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  • #76






    Quote Originally Posted by Chumly
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    I have sung unison and muted my main vocal to obtain the harmonies live in real time with many singers, many different harmony units, over a number of years.




    Yeah, I figured I didn't invent this.



    Any tips? War stories? Amusing anecdotes?
    Jon Chappell
    Follow me on Twitter: http://twitter.com/jon_chappell
    Check out my website: http://jonchappell.com

    Comment


    • #77
      Only that at lower stage volumes what the audience hears may not be what you hope they hear given that (at least for me) my unamplifed voice can project, plus of course how you emulate the other person's phrasing matters to the outcome.



      I've been using various vocal harmonizers in my solo act for so long now (starting with the DigiTech IPS33B way back when) the oddness many people experience with them is in the faded past.



      There is no doubt that a solid sense of relative pitch is required as is the ability to quickly obtain and sustain the given pitch with precision. Many people who think they can sing well realize that a vocal harmonizer can easily exacerbate their technical shortcomings, as you learned with your partner.



      Not to denigrate Dylanesque vocal styings but...pity the poor ears having to listen to the output of a machine tracking that!

      Comment


      • #78
        So are the 3rd and 5th up harmonies that much better than the ones with the HG?

        Comment


        • #79
          Has anybody experimented with using contrapuntal harmonies being fed to the machine via midi? For instance, the song "If I fell" by the beatles, is very contrapuntal and not just parallel thirds or a voice above or below...



          I understand that you can play a midi line and if you sing against that, it will create a voice from the midi line... You can also play the midi line into your sequencer... You'd have to have the sequencer play drums or something as well just to keep time for live performance... This is on page 26 of the manual...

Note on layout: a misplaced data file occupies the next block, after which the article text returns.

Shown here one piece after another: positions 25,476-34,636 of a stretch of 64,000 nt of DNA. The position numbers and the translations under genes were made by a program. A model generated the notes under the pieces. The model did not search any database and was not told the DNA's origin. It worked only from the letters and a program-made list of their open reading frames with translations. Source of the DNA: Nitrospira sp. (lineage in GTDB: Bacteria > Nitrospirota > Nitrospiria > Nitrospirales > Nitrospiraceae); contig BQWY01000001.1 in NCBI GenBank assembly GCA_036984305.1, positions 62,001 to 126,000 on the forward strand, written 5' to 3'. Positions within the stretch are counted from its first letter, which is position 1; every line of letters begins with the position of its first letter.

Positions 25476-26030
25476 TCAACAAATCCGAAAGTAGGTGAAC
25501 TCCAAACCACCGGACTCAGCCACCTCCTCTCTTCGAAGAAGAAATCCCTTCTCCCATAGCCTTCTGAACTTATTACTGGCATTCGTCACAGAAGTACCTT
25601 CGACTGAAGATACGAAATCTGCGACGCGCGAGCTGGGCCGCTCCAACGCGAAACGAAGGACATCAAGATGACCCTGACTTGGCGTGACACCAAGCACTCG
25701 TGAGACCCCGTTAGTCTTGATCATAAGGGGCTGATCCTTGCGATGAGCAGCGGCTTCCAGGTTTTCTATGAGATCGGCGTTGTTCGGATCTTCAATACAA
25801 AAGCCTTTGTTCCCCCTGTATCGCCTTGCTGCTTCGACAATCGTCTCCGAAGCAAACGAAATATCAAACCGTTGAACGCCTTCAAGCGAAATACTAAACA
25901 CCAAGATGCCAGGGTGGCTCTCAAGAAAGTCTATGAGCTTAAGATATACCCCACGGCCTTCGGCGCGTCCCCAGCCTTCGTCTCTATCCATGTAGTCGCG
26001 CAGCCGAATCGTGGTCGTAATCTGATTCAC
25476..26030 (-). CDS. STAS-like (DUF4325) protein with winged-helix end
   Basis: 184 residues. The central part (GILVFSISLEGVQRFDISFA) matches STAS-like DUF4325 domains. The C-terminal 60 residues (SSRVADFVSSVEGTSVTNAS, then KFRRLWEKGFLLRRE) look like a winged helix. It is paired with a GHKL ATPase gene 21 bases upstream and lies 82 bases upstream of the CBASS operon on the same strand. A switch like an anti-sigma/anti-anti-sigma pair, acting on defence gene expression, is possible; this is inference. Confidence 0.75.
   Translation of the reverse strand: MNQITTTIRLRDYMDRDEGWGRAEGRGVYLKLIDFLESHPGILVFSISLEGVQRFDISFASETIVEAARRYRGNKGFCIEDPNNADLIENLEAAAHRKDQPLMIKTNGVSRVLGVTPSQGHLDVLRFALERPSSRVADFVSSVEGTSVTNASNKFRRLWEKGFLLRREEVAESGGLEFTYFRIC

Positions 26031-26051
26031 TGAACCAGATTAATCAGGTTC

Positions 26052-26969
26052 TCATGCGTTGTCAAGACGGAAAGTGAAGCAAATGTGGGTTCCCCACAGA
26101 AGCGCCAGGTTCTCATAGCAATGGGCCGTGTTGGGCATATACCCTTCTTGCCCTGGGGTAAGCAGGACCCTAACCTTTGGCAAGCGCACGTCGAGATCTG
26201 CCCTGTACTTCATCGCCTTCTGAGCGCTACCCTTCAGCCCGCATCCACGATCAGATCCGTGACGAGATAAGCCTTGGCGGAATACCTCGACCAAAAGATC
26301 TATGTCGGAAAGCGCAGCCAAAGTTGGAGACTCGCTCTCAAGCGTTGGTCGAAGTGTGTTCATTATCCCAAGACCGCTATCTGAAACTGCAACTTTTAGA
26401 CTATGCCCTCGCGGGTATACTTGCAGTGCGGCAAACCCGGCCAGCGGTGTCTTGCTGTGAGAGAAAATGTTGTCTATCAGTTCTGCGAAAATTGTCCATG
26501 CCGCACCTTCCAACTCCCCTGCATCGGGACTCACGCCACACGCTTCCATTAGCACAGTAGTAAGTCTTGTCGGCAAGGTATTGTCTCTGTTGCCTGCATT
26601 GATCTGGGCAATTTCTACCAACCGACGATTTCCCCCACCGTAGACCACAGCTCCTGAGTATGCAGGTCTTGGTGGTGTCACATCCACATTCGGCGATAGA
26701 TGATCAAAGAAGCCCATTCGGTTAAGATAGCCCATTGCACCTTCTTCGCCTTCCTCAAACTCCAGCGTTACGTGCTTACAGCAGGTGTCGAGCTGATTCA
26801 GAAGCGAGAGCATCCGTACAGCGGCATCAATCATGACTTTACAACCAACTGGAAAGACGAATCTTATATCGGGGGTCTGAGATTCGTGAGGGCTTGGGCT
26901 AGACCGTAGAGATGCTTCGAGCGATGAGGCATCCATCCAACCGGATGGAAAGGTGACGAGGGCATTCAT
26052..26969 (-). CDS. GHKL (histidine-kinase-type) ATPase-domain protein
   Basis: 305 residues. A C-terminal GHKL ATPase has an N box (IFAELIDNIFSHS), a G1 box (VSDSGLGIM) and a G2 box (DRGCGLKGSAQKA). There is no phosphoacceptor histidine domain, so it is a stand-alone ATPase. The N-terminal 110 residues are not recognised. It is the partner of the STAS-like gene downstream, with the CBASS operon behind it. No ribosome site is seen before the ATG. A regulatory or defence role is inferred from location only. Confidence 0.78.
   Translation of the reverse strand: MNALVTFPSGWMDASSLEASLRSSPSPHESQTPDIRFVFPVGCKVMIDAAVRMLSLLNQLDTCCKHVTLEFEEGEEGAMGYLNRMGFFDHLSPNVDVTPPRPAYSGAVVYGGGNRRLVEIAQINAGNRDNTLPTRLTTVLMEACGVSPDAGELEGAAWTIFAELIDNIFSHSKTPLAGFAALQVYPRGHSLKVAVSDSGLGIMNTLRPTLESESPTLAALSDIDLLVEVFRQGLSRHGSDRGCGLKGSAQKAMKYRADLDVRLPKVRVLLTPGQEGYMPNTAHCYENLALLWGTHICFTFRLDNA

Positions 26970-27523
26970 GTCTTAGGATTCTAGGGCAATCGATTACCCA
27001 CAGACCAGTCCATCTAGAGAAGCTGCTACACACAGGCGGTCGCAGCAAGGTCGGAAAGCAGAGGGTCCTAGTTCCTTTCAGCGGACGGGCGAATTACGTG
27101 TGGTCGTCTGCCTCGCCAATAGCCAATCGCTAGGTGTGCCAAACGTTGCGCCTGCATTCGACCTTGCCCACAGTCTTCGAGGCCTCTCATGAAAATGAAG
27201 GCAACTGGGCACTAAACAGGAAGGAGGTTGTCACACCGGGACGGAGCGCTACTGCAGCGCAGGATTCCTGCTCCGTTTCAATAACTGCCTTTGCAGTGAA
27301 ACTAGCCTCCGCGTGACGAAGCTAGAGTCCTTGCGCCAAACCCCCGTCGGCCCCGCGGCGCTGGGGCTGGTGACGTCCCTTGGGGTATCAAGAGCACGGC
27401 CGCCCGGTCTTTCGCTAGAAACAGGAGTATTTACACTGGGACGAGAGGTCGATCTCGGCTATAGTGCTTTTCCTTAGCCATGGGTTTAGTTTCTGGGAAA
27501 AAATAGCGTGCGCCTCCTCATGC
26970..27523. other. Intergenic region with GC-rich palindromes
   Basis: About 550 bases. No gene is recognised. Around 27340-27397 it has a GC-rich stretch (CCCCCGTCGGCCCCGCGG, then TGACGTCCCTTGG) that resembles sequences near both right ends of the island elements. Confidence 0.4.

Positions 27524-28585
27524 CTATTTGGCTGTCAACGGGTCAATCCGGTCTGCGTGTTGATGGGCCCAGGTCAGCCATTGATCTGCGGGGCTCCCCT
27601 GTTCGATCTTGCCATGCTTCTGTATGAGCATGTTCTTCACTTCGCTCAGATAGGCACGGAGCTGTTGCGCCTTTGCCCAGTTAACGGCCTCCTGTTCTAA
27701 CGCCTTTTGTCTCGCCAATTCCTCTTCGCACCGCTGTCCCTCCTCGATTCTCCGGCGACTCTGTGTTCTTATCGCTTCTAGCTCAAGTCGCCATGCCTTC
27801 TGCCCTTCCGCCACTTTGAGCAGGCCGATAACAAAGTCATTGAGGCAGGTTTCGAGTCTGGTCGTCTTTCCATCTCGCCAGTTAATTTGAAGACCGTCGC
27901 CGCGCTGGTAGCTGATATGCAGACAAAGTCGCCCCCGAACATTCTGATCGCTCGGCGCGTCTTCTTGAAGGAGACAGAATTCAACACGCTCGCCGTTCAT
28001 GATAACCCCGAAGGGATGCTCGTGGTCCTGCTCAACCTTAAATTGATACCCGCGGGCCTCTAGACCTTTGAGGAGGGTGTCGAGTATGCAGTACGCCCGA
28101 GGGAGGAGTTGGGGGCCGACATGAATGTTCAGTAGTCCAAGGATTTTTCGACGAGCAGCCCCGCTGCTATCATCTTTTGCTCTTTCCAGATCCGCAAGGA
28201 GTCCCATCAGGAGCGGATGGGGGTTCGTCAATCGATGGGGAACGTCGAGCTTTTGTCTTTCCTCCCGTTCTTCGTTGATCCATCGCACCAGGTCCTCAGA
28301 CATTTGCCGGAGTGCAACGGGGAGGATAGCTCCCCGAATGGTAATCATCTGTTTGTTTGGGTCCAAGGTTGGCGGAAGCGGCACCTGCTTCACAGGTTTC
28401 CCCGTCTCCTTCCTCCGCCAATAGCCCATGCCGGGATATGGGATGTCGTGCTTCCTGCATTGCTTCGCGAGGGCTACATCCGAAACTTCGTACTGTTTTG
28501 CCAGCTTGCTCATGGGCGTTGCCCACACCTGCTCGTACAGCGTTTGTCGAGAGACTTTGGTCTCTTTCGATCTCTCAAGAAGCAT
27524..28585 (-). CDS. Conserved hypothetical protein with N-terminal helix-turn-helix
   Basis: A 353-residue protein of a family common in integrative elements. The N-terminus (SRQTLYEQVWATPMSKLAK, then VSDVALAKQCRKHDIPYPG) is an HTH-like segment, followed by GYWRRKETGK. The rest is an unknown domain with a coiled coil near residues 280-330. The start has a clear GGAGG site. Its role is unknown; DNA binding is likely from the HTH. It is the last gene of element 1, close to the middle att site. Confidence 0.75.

Comment


          • #80






            Quote Originally Posted by Chumly
            View Post

            There is no doubt that a solid sense of relative pitch is required as is the ability to quickly obtain and sustain the given pitch with precision. Many people who think they can sing well realize that a vocal harmonizer can easily exacerbate their technical shortcomings, as you learned with your partner.




            Very true. You have to "learn" how to best work a vocal harmonizer--even one as good as the VoiceLive 2, with its excellent tracking, humanizing elements (differing degrees of portamento for each voice, for instance), etc. I found in my own singing that while I was good at nailing sustained tones (at the ends of phrases), sometimes the rapidly moving voices in between were, how shall I say, a little "swimmy." The harmonizer had no problem making this painfully evident.








            Not to denigrate Dylanesque vocal stylings but...pity the poor ears having to listen to the output of a machine tracking that!



            Yes, there are some things it just won't work on. (I can't think of a better example than Dylan.) And worse, it makes it screamingly and comically obvious when it doesn't!
            Jon Chappell
            Follow me on Twitter: http://twitter.com/jon_chappell
            Check out my website: http://jonchappell.com

            Comment


            • #81






              Quote Originally Posted by tradivoro1
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              Has anybody experimented with using contrapuntal harmonies being fed to the machine via midi?




              Yes, I have (see below).








              For instance, the song "If I fell" by the beatles, is very contrapuntal and not just parallel thirds or a voice above or below...



              I understand that you can play a midi line and if you sing against that, it will create a voice from the midi line... You can also play the midi line into your sequencer... You'd have to have the sequencer play drums or something as well just to keep time for live performance... This is on page 26 of the manual...